Why Did Jesus Die On the Cross?


To this you were called, because Christ suffered for you, leaving you an example, that you should follow in his steps.

“He committed no sin, and no deceit was found in his mouth.”

When they hurled their insults at him, he did not retaliate; when he suffered, he made no threats. Instead, he entrusted himself to him who judges justly.

“He himself bore our sins” in his body on the cross, so that we might die to sins and live for righteousness; “by his wounds you have been healed.”

For “you were like sheep going astray,” but now you have returned to the Shepherd and Overseer of your souls.

I Peter 2:21-25

Why did Jesus die on the cross?

At first, perhaps, the answer is simple: Jesus died on the cross so that we could be forgiven and spend eternity in heaven.

And that answer would be, of course, correct.

Peter wrote is this way, “For Christ also suffered once for sins, the righteous for the unrighteous, to bring you to God.

But as you read the New Testament, you start to realize there were other reasons that Jesus died on the cross—it wasn’t solely for the purpose of getting us into heaven.

For example:

— In Romans 5, Paul writes that Jesus’s death was designed to demonstrate God’s love for us: “But God demonstrates his own love for us in this: While we were still sinners, Christ died for us.

— In John 17, just before being arrested, Jesus reveals that he is motivated to the cross by his desire to see God the Father glorified in Him: “Father, the hour has come. Glorify your Son, that your Son may glorify you.

— In the book of Ephesians, Paul tells us the Christ’s death on the cross was designed to bring together those of different races, ethnicities, and cultures: “His purpose was to create in himself one new humanity out of the two, thus making peace, and in one body to reconcile both of them to God through the cross, by which he put to death their hostility.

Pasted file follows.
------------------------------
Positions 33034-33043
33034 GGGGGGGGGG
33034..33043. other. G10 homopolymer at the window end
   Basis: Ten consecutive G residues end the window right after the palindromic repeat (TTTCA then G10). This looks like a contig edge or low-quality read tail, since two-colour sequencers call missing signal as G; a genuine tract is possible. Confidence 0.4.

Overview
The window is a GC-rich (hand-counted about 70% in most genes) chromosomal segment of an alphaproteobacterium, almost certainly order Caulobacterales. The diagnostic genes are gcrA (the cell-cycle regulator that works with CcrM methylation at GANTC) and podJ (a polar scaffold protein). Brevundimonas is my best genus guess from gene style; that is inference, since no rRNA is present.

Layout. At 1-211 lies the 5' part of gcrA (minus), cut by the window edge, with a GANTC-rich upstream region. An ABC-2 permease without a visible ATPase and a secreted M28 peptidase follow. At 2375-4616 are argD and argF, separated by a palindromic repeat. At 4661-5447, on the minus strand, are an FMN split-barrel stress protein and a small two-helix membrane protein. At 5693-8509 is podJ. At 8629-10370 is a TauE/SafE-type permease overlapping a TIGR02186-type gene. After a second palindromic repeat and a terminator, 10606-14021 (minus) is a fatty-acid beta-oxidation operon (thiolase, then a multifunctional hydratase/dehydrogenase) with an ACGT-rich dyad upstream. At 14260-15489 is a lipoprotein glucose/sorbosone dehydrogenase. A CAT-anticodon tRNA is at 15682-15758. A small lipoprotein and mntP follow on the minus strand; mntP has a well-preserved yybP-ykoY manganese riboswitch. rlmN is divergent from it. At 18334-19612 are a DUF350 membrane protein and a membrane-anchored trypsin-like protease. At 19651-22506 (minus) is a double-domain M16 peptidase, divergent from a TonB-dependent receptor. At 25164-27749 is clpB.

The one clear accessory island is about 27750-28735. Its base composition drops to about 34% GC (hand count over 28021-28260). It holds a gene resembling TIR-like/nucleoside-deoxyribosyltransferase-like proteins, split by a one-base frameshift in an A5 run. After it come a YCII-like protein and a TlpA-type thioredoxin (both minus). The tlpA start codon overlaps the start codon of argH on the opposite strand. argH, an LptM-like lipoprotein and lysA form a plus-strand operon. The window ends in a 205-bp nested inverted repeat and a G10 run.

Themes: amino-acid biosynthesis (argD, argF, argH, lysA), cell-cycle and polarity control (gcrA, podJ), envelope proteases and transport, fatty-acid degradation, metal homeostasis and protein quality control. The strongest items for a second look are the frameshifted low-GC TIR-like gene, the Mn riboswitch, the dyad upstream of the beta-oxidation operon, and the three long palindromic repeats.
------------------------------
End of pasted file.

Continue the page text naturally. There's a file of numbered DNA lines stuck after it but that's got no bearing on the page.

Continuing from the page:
One death, many purposes.

There is also a reason listed in I Peter, Chapter 2 that we are too quick to overlook in my opinion.

Peter says it this way, as straightforward as one could write the words, “He himself bore our sins in his body on the cross, so that we might die to sins and live for righteousness; by his wounds you have been healed.

Did you catch that?

In Peter’s opinion, why did Jesus die on the cross?

So that we might die to sin and live for righteousness!

Not only does Jesus’s death free us from the penalty of sin, it was so that we would put it to death in our lives, and live for righteousness.

How often do we speak of Christ’s sacrifice in those terms?

We are quick to think of the cross and the opportunity it provides for us to spend eternity in heaven through faith in Christ.

But the purpose of the cross was more than that: It also exists so that we might die to sin entirely and live holy lives.

And I think it would benefit all of us to think about that a little more often.


Heavenly Father, thank you for the gift of your Son. Jesus, thank you for your obedience and sacrifice—even to the point of death on a cross. I am eternally grateful that your death and resurrection conquered sin and provided the pathway to receive grace through faith. May I accomplish all that your death means for me—specifically, help me die to sin and live for righteousness today and each day going forward. Amen.